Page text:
A volume of poetry, consisting of various essays written in competition for the prize offered for the best poem on the centenary of Robert Burns, was borrowed by some person from the late Patrick Given, of Cullybackey, and has not yet been returned to his family. The borrower is particularly requested to have it delivered to the subscriber, without further delay. Thomas Given, CullybackeyBallymena Observer, 20th December 1873
A volume of poetry, consisting of various essays written in competition for the prize offered for the best poem on the centenary of Robert Burns, was borrowed by some person from the late Patrick Given, of Cullybackey, and has not yet been returned to his family.
The borrower is particularly requested to have it delivered to the subscriber, without further delay.
Thomas Given, CullybackeyBallymena Observer, 20th December 1873
Reflections of an Old Student
OK, let’s wind the clock forward nearly forty years, and reflect on the memories of one of Patrick’s friends who was in his class at Belfast.
Mr James J. Shaw, K.C., County Court Judge for Kerry, on the 12th December 1902, gave a lecture in the Queen’s College, Belfast., for the inaugural meeting of the session of the Queen’s College Literature and Scientific Society. There was a large and distinguished audience present.
Judge Shaw was frequently applauded during the course of an excellent address on his memories of attending the college, some 39 years earlier, in the 1860s, in a talk entitled “Reflections of an Old Student.” He gave a glowing reference to one of his fellow students of the time, the late Patrick Given.
It awakes in me, even at this distance of time, a pang of wistful regret to think that the three whom nature had most distinctly marked with the note of originality – all died before their college course was finished. Patrick Given, Thomas Richardson, James McKee. These are but names to you. To me they stand for the sweet friendship, the close companionship of youth, for the free literary intercourse of mind with mind, when our minds were first opening to the wonder and delight of life.
Patrick Given was the only one amongst us. I think, who had the gift of verse, who sang his thoughts in musical lines.
He had a fine enthusiasm for literature; had read far more extensively in English poetry than any of us, and often have I heard him, in long walks over the Black Mountain and the Cave Hill, chant his favourite passages from his favourite poets with all a poet’s exaltation and fervour.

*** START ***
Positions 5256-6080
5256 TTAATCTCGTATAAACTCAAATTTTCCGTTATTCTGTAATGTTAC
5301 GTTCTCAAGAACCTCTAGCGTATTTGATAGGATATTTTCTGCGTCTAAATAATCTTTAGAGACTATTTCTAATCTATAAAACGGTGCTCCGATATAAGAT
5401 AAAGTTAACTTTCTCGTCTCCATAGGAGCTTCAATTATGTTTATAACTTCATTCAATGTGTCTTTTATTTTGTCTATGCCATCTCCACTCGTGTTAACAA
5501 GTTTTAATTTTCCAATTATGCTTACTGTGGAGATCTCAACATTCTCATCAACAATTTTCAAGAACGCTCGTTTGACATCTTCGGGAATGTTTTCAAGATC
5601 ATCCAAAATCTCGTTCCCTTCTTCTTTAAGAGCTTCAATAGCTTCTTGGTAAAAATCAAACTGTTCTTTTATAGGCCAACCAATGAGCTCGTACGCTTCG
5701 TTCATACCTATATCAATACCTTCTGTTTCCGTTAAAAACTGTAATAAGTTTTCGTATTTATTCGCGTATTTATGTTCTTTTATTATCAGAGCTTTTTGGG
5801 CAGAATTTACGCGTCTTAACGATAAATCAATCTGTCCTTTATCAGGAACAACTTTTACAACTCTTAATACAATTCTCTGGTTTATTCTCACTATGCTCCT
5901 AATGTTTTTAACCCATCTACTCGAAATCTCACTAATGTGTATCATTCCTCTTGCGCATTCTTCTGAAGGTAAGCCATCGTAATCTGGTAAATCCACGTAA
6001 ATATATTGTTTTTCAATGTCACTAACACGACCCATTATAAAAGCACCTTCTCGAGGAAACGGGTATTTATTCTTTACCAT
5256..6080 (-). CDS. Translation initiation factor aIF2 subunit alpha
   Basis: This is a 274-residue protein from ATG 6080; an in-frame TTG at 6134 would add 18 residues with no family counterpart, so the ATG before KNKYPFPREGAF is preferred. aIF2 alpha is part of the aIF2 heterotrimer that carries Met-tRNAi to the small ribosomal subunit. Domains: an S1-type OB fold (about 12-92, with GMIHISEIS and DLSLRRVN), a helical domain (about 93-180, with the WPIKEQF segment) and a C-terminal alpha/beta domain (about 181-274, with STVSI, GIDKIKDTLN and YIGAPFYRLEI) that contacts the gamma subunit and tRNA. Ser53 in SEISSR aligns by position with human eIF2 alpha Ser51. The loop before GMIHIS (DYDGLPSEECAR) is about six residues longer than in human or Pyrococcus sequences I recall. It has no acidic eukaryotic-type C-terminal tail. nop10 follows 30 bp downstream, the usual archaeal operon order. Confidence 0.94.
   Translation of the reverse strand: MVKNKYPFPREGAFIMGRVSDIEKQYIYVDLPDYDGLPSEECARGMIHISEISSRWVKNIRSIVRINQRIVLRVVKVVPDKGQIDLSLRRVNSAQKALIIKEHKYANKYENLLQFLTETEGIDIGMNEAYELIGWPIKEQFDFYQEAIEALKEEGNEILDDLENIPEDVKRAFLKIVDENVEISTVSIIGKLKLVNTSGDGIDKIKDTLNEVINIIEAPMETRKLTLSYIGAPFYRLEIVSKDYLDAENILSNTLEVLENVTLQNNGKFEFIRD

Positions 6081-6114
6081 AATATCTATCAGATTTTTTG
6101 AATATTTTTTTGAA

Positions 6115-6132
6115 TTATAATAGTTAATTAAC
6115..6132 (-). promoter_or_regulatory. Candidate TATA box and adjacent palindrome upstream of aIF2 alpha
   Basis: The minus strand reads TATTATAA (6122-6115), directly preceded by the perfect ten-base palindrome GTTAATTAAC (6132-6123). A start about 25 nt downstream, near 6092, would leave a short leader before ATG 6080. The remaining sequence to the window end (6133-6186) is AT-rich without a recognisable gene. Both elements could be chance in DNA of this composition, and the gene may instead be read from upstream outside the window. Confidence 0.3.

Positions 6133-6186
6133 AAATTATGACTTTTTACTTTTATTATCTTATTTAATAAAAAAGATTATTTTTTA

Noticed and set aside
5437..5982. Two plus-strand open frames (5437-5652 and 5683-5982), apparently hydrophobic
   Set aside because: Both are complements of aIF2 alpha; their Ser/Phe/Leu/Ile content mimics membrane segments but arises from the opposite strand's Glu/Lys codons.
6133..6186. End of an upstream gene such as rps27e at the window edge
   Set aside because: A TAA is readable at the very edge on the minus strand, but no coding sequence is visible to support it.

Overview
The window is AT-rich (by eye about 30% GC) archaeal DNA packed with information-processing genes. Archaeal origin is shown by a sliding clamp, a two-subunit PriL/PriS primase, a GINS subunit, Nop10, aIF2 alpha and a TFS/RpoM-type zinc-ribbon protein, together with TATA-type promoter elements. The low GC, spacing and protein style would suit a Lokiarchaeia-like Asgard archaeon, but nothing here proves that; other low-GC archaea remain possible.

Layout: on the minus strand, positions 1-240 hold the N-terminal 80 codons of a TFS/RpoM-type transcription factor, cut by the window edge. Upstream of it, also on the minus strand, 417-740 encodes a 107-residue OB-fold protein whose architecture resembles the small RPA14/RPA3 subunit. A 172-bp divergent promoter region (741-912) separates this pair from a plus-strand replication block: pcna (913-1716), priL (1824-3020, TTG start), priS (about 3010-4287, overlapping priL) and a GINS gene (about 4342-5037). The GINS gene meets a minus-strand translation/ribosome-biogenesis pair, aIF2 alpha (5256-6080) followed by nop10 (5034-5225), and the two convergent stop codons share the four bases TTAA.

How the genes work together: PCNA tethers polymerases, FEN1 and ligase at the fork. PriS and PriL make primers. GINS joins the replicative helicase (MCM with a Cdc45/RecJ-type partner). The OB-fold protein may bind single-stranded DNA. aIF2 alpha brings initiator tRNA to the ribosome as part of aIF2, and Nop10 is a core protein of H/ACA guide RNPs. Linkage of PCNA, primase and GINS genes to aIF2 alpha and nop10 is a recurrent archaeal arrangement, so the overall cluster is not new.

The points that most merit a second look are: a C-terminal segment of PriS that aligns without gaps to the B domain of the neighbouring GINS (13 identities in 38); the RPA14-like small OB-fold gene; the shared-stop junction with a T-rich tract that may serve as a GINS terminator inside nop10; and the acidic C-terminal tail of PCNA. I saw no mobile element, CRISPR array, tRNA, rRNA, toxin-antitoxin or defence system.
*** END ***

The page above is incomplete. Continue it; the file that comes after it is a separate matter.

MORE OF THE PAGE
It is, as I said, even yet a matter of painful regret that these friends should have left us before their powers were fully developed, or they had entered on the active duties of life.
But may we not cherish the hope that in some other sphere, some far off island of the blessed, their minds have grown to their full insight under more genial skies.
Ballymena Observer, 9th January 1903
Somebody Thinking of You
OK. Time for some of Patrick’s poetry.
I came upon the following rare gem in a local Ballymena newspaper. To the best of my knowledge, the poem wasn’t published again.
Here we are, looking back at a young man’s words of love to his girlfriend in the early 1860s, some 160 years ago. Love is clearly timeless.
I love the simplicity and clarity of the words. The very best writers can take a complex subject matter and make it accessible. They tap into universal themes. Like John Lennon in the wonderful Grow Old With Me, inspired by the Robert Browning poem, the words are direct and honest.
There is somebody thinking of you, my own.
Somebody thinking of you.
This is what love bade me write just now.
Don’t you believe it true?
There are white little clouds and whispering winds,
That roam through the summer bowers,
Beautiful stars in Heaven so bright,
And carolling birds and flowers.
O flower, O clouds, O beautiful star,
O birds that warble and sing;
Yes, question them all and often, my dear.
This is the answer they’ll surely bring—
There is somebody thinking of you, sweet one,
Ah, speech may be fettered, but thought is free.
And so it will fly to you.
Written early 1860s, published subsequently
Ballymena Weekly Telegraph, 18th Aug 1900